- The WebCrypto API’s design is fairly orthogonal to the design philosophy that makes for good web platform Elm packages. Tons of overloading and string identifiers and stuff. It makes it difficult to figure out where to even begin.
A good writeup should at least indirectly address these issues.
And, a less important note: I personally think an official package could be a good thing to prioritize at some point for the minimum reason that it discourages people from writing their own implementations of crypto algorithms and publishing them as packages, which no one should ever do. But I think the async thing undermines this case as well.
tl;dr: we’ve looked into it, there are some big design challenges to address. in the mean time, use interop and don’t install anyone’s hand-rolled crypto packages
This will help guide my writeup for sure. I’d love to give thoughts and ask questions about those specific points now though:
I think eventually having both low-level primitives and high-level APIs would be nice, although I would probably advocate for high-level first. Is that a pattern that makes sense to the Elm team – start with functionality that works for most people and prevents shooting oneself in the foot, and then in a later version expose lower level APIs for advanced use cases?
It’s hard to say YAGNI when designing a language for the future, I suppose. That said, if Elm compiles to another platform with synchronous crypto calls, an async Elm API will still be compatible with it. The opposite isn’t true, but async provides the most flexibility. I’m not sure why it would be weird. We’d still be writing the same Elm code, rather than writing code for the platform to which Elm is compiling. Could you expand on why that makes you uncomfortable?
The idea of abstracting WebCrypto’s quirks into an Elmish API makes this project even more exciting to me. I’m probably still in the overly optimistic phase, so maybe I’ll understand this point more when my feet are back on the ground.
I think preventing hand-rolled crypto packages is super important. I didn’t quite follow your comment about async at the end of that, unless you were just restating point 2?
I wasn’t clear about this. My intuition is that some small number of folks will be frustrated by a Task- or Cmd-based API and want to roll their own sync version just to have it. I think it’s a reasonable guess based on being in and observing the community for a while but I’m really just speculating, which is why I wrote it separately from the main list.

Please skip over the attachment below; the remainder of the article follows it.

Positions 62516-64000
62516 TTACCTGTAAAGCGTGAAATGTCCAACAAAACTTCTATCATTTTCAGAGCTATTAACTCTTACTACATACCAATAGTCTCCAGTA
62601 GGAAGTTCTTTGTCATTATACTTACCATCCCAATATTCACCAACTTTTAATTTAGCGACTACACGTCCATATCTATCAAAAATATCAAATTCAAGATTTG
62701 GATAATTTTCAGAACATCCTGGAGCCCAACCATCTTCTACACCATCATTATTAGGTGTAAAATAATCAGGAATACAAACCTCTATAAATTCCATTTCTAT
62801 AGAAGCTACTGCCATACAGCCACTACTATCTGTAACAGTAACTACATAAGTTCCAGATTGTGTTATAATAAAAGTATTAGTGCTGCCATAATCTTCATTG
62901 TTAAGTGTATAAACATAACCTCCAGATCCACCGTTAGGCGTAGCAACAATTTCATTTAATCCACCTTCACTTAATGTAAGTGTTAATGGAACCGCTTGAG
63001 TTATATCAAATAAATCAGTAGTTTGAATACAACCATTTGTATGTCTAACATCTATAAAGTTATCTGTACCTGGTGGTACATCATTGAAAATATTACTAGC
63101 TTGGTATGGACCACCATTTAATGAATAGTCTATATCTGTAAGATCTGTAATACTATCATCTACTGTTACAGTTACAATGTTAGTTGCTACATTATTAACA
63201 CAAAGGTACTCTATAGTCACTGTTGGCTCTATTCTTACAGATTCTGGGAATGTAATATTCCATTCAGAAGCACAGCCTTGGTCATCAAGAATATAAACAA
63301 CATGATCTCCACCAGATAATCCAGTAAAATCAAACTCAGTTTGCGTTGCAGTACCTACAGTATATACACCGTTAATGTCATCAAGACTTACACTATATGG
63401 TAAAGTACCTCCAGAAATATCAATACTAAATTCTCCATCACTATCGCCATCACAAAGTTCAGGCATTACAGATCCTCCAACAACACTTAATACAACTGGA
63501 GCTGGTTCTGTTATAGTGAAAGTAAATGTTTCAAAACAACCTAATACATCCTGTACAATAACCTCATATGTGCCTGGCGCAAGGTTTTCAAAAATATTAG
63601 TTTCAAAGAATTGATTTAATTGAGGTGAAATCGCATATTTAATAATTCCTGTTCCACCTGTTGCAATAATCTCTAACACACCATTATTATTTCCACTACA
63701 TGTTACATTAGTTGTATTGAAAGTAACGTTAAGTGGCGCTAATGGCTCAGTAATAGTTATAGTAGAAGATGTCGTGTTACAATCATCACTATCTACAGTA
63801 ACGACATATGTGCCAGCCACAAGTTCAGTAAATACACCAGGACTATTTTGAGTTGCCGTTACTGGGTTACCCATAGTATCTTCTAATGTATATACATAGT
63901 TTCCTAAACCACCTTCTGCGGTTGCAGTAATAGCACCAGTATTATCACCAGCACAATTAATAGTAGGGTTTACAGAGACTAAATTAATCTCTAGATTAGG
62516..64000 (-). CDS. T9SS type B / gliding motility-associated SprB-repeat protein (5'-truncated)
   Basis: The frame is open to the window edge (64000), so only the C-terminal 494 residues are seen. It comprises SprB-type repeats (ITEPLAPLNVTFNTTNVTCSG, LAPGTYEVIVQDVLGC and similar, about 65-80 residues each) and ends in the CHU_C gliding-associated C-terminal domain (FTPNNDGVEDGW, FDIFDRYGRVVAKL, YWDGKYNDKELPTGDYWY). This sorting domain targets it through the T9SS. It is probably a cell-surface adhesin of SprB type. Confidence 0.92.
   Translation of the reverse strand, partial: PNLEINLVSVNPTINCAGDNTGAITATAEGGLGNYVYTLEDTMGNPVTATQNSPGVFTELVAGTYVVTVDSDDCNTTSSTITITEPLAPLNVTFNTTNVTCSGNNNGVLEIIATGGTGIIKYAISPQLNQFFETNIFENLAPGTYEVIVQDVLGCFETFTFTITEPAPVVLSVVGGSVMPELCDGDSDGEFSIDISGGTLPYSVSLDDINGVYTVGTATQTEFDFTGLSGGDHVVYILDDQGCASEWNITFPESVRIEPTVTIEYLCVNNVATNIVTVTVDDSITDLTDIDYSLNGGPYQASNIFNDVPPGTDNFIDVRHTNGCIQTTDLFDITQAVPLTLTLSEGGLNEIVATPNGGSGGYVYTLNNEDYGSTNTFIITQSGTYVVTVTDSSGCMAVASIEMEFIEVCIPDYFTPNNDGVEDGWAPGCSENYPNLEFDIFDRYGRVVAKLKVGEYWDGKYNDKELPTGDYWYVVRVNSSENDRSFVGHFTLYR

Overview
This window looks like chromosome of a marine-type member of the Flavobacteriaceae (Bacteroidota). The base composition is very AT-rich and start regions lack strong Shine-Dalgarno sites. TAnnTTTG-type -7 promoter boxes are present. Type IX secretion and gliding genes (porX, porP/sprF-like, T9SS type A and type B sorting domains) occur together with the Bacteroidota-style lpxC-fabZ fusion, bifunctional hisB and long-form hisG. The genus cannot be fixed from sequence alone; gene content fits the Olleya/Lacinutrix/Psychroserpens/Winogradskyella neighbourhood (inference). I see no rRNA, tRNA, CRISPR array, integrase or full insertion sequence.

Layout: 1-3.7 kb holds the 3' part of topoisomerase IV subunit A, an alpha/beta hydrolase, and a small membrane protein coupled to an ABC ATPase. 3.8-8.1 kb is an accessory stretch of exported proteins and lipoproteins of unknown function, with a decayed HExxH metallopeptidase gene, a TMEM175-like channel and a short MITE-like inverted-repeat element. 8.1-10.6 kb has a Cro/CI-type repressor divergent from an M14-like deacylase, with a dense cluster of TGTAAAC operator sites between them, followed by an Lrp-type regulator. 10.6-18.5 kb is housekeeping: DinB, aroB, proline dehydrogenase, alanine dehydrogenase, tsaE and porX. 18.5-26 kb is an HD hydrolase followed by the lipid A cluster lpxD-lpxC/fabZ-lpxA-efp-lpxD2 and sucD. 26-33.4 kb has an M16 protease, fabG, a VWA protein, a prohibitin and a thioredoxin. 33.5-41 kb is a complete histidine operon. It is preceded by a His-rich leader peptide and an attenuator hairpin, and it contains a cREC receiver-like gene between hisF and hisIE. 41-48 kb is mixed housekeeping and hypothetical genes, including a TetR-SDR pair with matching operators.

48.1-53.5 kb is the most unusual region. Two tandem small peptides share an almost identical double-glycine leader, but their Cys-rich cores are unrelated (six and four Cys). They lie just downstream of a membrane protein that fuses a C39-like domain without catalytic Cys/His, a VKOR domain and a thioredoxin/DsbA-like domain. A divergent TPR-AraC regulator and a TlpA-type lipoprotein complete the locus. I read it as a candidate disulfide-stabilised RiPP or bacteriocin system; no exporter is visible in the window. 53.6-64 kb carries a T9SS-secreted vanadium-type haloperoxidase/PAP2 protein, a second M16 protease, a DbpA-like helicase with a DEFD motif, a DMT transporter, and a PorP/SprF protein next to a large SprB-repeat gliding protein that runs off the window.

Let me know if you need anything at all while you’re doing your research!
That makes sense. What did you think about my first question? Is it reasonable to start with a high level API and add lower level primitives later (if/as necessary)?
I’m not sure. It’s a question that should be answered but we didn’t come to any useful conclusions in past research. I think at this point a good writeup would first posit what values we’re trying to promote and what questions a hypothetical package would answer, and then use that framework to synthesize pros and cons of each approach and make a recommendation.
For example, if in your research you gather use cases and discover that they are fairly diverse then the low-level option seems more attractive, but if everyone is doing symmetric encryption and no one cares about the implementation details then a high level package that does fernet encryption would probably be better.
Actually, I can add a data point to the list:
I’m working on a project where I want to encrypt user data end-to-end and let the user keep the key, a la 1password or day one. I’d just want to use 128 bit AES, I’m not particularly interested in lots of options or fancy details.
Ok. I guess my thought is that we would definitely want a high level API to make secure behavior as easy and obvious as possible (like libsodium), but there will inevitably be advanced use cases that will require lower level APIs.
So my question is more generally speaking I suppose. We could expose only part of a web API in a very high level way and require ports to use the rest of the API. Then potentially add more native support for the rest in a later version of the language. Being new around these parts, though, I’m just not sure if there is a precedent in Elm for that, or if not, if it’s a precedent that a sensible recommendation could effect.
This topic was automatically closed 10 days after the last reply. New replies are no longer allowed.